Important Factors to Consider Before Purchasing a Vaccine Fridge
It's easy to fall into the trap of bargaining for the "best price possible" and getting the lowest product when purchasing a vaccine fridge for your pharmacy or medical practice, especially if it appears to meet your purpose and budget.
The disadvantage of focusing solely on the purchase price is that customers often overlook the cost of running and utilizing the refrigerator after it has been purchased. Only after you've purchased, installed, and stocked the fridge with vaccines will you realize how much it costs to run and how much it might cost to manage repairs if they're needed.
Don't just think about the purchase price when you're shopping for a new vaccine fridge; also consider the device's lifetime cost. In the long run, you may find that paying more upfront for a higher-quality product saves you money.
Before you buy a vaccine fridge, there are three things to consider (apart from the purchasing price).
The cost of operation is perhaps the most essential post-sale expense to consider when purchasing a vaccine fridge. Some manufacturers market their products' energy consumption levels, while others may not. Before making a selection, it's best to get a precise estimate of how much power the refrigerator uses on a regular basis.
You can compute the entire cost of running the refrigerator monthly, yearly, and over the product's projected life once you know how much power it uses every 24 hours (be it three, five or more years). When you use this formula to compare similar products, you'll be astonished at how much money you can save. You may also wish to factor in the purchase price in your calculations to get a sense of the total cost of ownership.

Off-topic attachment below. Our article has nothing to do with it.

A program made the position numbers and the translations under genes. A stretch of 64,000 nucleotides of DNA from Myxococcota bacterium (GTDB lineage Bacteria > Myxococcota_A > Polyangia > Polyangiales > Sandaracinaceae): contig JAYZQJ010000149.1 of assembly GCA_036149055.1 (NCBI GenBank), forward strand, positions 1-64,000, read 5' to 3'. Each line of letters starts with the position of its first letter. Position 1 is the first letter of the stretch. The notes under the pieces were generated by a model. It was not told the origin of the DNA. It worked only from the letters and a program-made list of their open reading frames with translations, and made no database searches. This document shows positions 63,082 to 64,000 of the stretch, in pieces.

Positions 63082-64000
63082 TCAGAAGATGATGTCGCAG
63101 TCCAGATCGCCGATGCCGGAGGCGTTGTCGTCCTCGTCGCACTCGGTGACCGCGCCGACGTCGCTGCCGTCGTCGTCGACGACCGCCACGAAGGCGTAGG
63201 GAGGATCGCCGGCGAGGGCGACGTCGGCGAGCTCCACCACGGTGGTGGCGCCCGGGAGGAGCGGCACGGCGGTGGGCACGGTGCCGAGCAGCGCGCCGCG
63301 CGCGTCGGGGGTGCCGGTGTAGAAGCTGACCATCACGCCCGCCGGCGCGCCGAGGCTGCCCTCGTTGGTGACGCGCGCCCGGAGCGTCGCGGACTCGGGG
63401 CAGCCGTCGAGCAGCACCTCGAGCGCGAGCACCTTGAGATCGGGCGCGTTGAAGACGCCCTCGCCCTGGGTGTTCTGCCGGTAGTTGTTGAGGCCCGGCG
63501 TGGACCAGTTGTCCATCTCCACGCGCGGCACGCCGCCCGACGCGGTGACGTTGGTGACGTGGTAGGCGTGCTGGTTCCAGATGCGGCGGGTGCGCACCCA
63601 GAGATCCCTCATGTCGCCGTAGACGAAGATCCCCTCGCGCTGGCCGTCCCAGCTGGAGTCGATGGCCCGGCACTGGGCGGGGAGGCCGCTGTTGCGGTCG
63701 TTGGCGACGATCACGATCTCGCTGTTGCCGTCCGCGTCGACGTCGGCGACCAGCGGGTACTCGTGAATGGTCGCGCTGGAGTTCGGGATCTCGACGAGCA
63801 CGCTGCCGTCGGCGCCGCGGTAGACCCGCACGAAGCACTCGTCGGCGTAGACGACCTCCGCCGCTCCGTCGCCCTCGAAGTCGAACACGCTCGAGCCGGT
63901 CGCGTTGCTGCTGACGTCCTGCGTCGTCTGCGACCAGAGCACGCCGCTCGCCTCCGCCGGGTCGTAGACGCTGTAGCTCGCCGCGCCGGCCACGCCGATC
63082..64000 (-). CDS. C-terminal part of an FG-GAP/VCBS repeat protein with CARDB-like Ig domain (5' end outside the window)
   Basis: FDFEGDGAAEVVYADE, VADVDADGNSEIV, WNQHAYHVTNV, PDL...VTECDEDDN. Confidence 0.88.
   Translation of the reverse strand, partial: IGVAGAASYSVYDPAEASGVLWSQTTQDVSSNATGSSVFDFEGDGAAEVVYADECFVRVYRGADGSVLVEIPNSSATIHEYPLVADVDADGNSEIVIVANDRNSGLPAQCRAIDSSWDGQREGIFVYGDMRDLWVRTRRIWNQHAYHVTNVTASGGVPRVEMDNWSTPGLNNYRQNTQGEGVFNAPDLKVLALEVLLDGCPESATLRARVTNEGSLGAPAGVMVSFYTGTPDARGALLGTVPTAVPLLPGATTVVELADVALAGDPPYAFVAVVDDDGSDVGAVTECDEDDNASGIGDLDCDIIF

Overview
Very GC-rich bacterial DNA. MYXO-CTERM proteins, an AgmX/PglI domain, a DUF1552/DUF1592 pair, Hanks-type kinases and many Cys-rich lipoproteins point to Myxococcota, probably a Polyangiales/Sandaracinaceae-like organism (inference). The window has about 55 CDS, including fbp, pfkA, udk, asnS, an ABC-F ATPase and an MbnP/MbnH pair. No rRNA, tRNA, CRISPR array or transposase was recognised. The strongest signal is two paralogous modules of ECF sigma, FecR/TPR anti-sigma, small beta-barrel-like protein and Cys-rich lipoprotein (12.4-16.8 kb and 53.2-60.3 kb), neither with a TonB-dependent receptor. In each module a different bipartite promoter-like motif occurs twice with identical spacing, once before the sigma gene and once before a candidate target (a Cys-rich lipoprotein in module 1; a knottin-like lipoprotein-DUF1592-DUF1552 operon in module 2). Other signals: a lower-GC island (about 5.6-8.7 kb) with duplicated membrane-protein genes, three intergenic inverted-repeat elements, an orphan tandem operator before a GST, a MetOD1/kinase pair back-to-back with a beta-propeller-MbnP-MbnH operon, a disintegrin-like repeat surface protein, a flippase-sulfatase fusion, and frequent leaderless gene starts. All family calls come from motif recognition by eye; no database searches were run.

It's also worth evaluating what refrigerant is utilized to chill the vaccine fridge when it comes to energy consumption. Non-HCFC (hydrocarbon fluorocarbon) refrigerants like R 290 and R 600a have positive thermodynamic qualities, therefore they don't require as much power (or money) to keep the vaccine fridge cool. Non-HCFC refrigerants also minimize greenhouse gas emissions, which is beneficial to the environment.
Look for a vaccine fridge with strong insulation and optimized air conditioning systems to help reduce energy consumption and save money on electricity.
Choose a vaccine fridge that is made of high-quality materials, meets international temperature control and reliability standards and is compliant with the Quality Care Pharmacy Program (QCPP). Check failure rates with suppliers, if possible, to ensure that the vaccine fridge you choose reduces the risk of losing expensive vaccines due to cold chain breaches or unexpected breakdowns.
When purchasing a vaccine fridge, be sure to check the warranty period provided by suppliers, as well as whether or not parts and labor costs are included in the purchase price. A preventative service visit every year will help you avoid a breakdown. Ask the supplier for the name and contact information of an authorized biomedical engineer who specializes in vaccine fridge maintenance. As a result, the total cost of owning a vaccine fridge must include this cost. However, the peace of mind that comes with knowing your newly purchased unit is in good condition and will continue to work optimally in the future can offset this cost. Avoiding the need to replace your vaccine fridge sooner than expected can save you money in the long run by preventing unexpected system failures.
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